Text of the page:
13 Sins Movie Review
Written by Becky Roberts
DVD released by Entertainment One
Directed by Daniel Stamm
Written by Daniel Stamm and David Birke
2014, 88 minutes, Rated 15 (UK)
DVD released on 30th June 2014
Mark Webber as Eliott Brindle
Devon Graye as Michael Brindle
Ron Perlman as Detective Chilcoat
Tom Bower as Father
Rutina Wesley as Shelby
13 Sins is the American remake of 2006 Thai film, 13 Beloved, and its plot is a fairly familiar one: down-and-out guy Eliot (Mark Weber) is drowning in debt, has a disabled brother (Devon Graye) to support, and has just been fired when he gets an anonymous call telling him he can win millions of dollars if he carries out thirteen tasks as part of a hidden camera game. The first is to swat a fly, the second is to eat it. The thirteenth? That’s thirty-six hours away – a time period that will change Eliot’s life forever.
It’s an interesting concept, with previous films like Would You Rather? and Cheap Thrills exploring a similar psychological stance. 13 Sins doesn’t go down the comical path of the latter, but it’s still bags of fun; deeply twisted and perverse, the tasks have that shock factor and make you squirm and wince from start to finish. A few gruesome scenes are particularly memorable, one of which involving a horde of motorcyclists and a clothes line. Nasty.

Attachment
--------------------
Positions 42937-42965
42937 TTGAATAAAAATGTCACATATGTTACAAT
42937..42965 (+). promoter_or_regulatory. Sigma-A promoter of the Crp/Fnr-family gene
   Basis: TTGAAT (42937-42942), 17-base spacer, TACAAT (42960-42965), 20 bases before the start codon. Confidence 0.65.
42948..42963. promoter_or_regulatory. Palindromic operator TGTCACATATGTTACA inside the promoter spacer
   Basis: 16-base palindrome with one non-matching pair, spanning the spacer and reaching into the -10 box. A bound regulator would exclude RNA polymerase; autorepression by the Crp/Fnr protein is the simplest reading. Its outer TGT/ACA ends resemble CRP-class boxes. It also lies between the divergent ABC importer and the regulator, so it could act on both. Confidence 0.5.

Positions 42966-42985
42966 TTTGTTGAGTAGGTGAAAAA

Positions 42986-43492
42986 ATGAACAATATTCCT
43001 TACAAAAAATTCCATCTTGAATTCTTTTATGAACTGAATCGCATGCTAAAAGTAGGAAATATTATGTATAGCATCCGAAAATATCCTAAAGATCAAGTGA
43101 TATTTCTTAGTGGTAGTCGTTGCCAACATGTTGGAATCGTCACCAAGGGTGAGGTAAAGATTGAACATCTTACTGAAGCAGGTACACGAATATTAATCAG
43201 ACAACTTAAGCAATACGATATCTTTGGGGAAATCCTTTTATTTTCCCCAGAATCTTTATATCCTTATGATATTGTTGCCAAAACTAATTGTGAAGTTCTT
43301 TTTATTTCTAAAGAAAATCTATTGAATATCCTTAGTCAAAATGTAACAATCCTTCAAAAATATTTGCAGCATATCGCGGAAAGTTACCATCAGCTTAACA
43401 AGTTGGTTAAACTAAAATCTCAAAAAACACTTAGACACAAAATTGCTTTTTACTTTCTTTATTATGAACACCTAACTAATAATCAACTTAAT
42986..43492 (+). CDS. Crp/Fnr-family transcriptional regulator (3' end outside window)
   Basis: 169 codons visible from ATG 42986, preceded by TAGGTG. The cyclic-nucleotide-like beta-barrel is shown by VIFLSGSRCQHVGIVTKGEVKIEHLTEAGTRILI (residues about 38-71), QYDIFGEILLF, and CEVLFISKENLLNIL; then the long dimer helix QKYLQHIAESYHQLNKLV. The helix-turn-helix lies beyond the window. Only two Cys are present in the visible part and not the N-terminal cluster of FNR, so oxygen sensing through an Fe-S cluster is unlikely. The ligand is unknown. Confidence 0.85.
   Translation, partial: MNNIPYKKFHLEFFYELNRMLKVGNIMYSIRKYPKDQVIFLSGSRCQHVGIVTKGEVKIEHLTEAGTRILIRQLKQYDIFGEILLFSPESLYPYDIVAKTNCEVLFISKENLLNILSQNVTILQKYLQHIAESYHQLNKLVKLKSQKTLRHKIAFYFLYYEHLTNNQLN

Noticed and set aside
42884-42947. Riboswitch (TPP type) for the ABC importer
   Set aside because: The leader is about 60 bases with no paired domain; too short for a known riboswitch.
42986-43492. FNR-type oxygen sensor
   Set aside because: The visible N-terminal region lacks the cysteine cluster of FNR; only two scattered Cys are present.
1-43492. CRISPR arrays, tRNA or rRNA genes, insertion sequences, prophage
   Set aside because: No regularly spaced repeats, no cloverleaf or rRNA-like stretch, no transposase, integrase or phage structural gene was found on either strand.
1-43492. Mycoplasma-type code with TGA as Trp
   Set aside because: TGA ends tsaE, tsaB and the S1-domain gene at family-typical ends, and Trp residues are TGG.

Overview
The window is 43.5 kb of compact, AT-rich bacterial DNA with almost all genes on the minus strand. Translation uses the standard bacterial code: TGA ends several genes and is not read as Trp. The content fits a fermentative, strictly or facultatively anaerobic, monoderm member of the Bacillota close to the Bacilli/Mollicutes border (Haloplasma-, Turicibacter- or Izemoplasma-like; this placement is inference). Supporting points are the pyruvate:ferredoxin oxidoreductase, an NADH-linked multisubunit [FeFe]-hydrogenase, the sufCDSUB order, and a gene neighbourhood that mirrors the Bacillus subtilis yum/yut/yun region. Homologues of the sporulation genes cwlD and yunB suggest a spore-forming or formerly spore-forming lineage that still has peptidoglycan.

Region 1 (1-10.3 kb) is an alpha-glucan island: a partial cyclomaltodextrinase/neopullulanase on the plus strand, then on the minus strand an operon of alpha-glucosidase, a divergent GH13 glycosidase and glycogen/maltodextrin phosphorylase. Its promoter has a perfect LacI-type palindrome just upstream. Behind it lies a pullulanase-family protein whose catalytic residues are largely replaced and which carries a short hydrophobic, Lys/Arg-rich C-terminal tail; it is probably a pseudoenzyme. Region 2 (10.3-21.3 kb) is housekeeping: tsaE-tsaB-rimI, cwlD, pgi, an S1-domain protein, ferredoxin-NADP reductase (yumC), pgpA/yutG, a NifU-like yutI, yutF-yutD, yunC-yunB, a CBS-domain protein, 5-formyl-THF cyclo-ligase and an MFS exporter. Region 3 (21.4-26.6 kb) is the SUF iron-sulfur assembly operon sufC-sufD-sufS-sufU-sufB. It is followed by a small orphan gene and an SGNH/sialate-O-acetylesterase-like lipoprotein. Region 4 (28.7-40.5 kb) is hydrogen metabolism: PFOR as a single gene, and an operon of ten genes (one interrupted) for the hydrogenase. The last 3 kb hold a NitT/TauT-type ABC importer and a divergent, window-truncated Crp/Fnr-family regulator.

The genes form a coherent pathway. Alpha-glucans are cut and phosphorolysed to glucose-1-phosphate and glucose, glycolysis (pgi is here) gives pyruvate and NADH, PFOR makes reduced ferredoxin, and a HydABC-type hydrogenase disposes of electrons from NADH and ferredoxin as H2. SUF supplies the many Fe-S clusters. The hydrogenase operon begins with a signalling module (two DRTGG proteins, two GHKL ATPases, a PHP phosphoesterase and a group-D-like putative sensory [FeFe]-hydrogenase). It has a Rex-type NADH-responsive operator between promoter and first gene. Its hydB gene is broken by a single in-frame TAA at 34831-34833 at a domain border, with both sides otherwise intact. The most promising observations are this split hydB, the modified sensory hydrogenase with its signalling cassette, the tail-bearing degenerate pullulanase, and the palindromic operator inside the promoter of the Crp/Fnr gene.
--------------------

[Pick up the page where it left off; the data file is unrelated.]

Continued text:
Eliot’s situation as he grapples with his moral reasoning is engaging, and some revelations throughout the game help keep you second-guessing through its otherwise predictable direction. It can’t quite shake the shadow of comparable films, but Director Daniel Stamm (The Last Exorcism) executes his story just as well. Eliot is given a justifiable reason to take on the game, and the mystery behind the cryptic caller never seems far from being unravelled. Once the game begins, it’s full steam ahead from one task to the next, Stamm not wasting a second of its 88 minute running time.
Weber’s increasing desperation is bold, convincing and a right-hand to the film’s plaudits. Despite committing a number of crimes and unspeakable acts (including burning a blind child’s nativity sculpture and carrying a dead body to a café) you find yourself empathizing with his helpless predicamentas he passes the point of no return, and rooting for his good fortune. After all, it makes you wonder at which point you yourself would bow out.
Ron Perlman plays local detective Chilcoat, who is soon on Eliot’s case, and headlines the impressive supporting ensemble (Tom Bower as father, Rutina Wesley as wife). He’s not a hugely present character in the film, popping up here and there as the hunt for Eliot and his caller intensifies, but when he is his screen presence is powerful.
Despite the concept quickly becoming exhausted in the genre, Stamm presents a gripping conundrum and keeps you hooked until the final drop of blood.
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